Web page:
The sting, particularly of Pepsis formosa, is among the most painful of any insect, but the intense pain only lasts for 3 minutes. Commenting on his own experience, one researcher described the pain as "…immediate, excruciating pain that simply shuts down one's ability to do anything, except, perhaps, scream. Mental discipline simply does not work in these situations." In terms of scale, the wasp's sting is rated near the top of the Schmidt Sting Pain Index, second only to that of the bullet ant and is described by Schmidt as "blinding, fierce [and] shockingly electric".
I have rarely seen a more beautiful morning than this one. We're in the midst of a cold front here in the jungle! Yesterday we were in long sleeves and long pants and still a little chilly. We had to put a blanket on our bed last night, and the fans are definitely not in operation. A welcome relief after a week with the hottest nights we've experienced yet. Whew!
While yesterday was rainy and almost cold, this morning dawned sunny and fresh. Tim and I did our morning coffee-and-Bible-reading routine out on the porch and luh-huved every moment of it. These rocking chairs are rocking my world. Couldn't be happier.
The fact that this is my third post today should be an indication of how busy I've been (well, not busy enough not to blog, but busy enough to have plenty to report). The Alianza Rosales church just had their invitation night for the first Alpha Course in Pucallpa! We had some tasty tamales and chicha (purple corn drink) and then watched the intro video, Christianity: Boring, False, and Irrelevant?
I think it went over pretty well, although we were a little disappointed in the number of new faces. There were maybe 10 people there who weren't course leaders. Six of them had come to the church for the first time ever. I hope they had a good time and will come back next week! We're encouraging everyone to continue inviting new people as well.
This morning Olga and I taught a workshop on sexuality at a local public school. We had about 60 kids ages 11 and 12. I was very nervous for some reason, but it turned out much better than my fears warranted.
Olga talked about the Crisis Pregnancy Center that she is starting, Latidos de Esperanza (Heartbeats of Hope) and gave a comprehensive explanation of pregnancy, abortion, and its consequences-- physical, emotional, and spiritual. I talked about teenage sexuality, the risks of pregnancy and STDs, and the option of sexual abstinence until marriage.
The kids seemed very receptive, and the director of the school invited us back to teach two other workshops in the next two months. Now that I feel more comfortable with the idea, I hope I can put a little more heart into this presentation and perhaps some of my own story. I'm glad to have a chance to tell these kids that there is another option to the one the culture is suggesting and to encourage them in that direction.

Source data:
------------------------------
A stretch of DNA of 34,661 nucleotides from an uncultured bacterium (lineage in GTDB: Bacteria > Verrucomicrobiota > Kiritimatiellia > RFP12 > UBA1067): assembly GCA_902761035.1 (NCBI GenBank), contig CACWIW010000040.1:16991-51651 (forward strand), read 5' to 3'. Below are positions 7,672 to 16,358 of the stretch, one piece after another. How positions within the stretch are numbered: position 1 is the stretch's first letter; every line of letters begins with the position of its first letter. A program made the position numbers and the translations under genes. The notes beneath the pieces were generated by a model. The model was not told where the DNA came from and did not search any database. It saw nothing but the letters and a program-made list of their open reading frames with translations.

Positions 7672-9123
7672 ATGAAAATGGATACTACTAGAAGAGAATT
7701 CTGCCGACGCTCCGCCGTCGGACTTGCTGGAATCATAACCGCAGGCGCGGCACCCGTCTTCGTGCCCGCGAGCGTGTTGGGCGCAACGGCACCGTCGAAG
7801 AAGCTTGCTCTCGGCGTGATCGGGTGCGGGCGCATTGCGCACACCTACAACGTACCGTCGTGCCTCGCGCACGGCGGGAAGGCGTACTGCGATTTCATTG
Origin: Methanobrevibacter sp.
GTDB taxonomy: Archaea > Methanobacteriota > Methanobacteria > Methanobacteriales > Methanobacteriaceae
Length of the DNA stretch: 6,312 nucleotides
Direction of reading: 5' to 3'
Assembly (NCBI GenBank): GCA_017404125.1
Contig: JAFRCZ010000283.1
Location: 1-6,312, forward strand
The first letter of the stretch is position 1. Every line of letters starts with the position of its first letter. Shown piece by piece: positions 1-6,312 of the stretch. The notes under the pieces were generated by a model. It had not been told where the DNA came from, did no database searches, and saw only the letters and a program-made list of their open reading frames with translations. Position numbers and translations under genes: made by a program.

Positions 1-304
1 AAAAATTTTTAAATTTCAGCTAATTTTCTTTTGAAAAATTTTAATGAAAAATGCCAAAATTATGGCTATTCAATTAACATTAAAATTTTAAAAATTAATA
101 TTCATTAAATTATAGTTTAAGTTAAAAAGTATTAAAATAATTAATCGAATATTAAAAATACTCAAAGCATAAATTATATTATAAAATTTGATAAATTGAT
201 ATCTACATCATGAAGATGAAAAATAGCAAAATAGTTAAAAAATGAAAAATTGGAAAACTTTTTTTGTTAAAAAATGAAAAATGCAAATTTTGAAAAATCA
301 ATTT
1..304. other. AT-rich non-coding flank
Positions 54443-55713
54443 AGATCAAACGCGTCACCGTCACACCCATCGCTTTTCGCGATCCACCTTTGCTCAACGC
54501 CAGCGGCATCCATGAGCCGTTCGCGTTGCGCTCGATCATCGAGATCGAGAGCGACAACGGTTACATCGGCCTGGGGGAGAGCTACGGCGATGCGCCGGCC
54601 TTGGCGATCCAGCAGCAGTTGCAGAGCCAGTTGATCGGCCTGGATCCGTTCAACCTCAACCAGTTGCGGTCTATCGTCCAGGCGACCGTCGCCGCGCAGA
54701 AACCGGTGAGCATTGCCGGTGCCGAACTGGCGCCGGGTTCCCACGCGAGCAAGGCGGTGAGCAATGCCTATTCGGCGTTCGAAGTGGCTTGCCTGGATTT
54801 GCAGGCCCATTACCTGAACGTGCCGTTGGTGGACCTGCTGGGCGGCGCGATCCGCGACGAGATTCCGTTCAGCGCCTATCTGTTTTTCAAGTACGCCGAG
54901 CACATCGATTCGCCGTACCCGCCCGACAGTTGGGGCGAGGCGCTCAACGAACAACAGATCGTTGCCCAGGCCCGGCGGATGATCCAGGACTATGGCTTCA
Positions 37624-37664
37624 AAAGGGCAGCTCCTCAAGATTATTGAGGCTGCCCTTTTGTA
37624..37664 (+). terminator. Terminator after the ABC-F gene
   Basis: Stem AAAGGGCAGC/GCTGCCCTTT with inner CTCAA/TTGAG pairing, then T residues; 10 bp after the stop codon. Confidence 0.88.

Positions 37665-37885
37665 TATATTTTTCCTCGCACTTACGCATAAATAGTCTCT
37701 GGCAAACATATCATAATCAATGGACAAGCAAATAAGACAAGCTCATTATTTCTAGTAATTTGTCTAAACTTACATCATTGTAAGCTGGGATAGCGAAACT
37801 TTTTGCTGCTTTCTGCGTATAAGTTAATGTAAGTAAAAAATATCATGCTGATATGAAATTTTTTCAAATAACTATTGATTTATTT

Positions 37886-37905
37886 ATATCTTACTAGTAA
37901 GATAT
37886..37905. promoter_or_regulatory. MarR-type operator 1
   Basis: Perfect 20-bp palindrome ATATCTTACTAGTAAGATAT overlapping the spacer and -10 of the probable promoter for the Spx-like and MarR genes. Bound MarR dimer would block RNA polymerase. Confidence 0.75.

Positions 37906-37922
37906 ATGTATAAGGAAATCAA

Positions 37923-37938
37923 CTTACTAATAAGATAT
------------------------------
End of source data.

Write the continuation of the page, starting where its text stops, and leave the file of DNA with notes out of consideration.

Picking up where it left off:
Last night I returned from my 5 day adventure in the high jungles of Peru. Although the town itself resembled pretty much any other small town in Perú, the area was quite beautiful. Below you'll find a few photos of the area and I'll try to post some additional ones of the Bible institute in the coming days.
Thanks to SAMAir, our trip to Mazamari took only 1 1/2 hours rather than 2 days!
Mazamari is also home to a Paratrooper training base. Shortly after arriving, 3 military helicopters landed. I talked with one of pilots about giving us a brief ride. Although it's possible, the guy I needed to speak with was on vacation till Thursday, so I was told to come back then. I also found out we can take military planes from Pucallpa to Lima. I can't wait to try it out.
The "pet store" of Satipo, the largest town in the area about 45 minutes from Mazamari.
Monkeys carved from coconuts.
Indian women washing their clothes in the River.
A typical house in Mazamari.
We did a quick flyover of Mazamari upon leaving. The town was surrounded by some beautiful mountains and apparently during the rainy season there are waterfalls everywhere.
Yesterday I read a "prescription for contentment" from a woman who served God among African pygmies for 52 years:
Never allow yourself to complain about anything-- not even the weather.
Never picture yourself in any other circumstances or someplace else.
Never compare your lot with another's.
Never allow yourself to wish this or that had been otherwise.
Never dwell on tomorrow-- remember that [tomorrow] is God's, not ours.
My first thoughts were admiration. Imagine never complaining about the weather! This woman had to bring her thermometer inside some days because it couldn't go past 120 F without breaking. And I thought it was hot here!!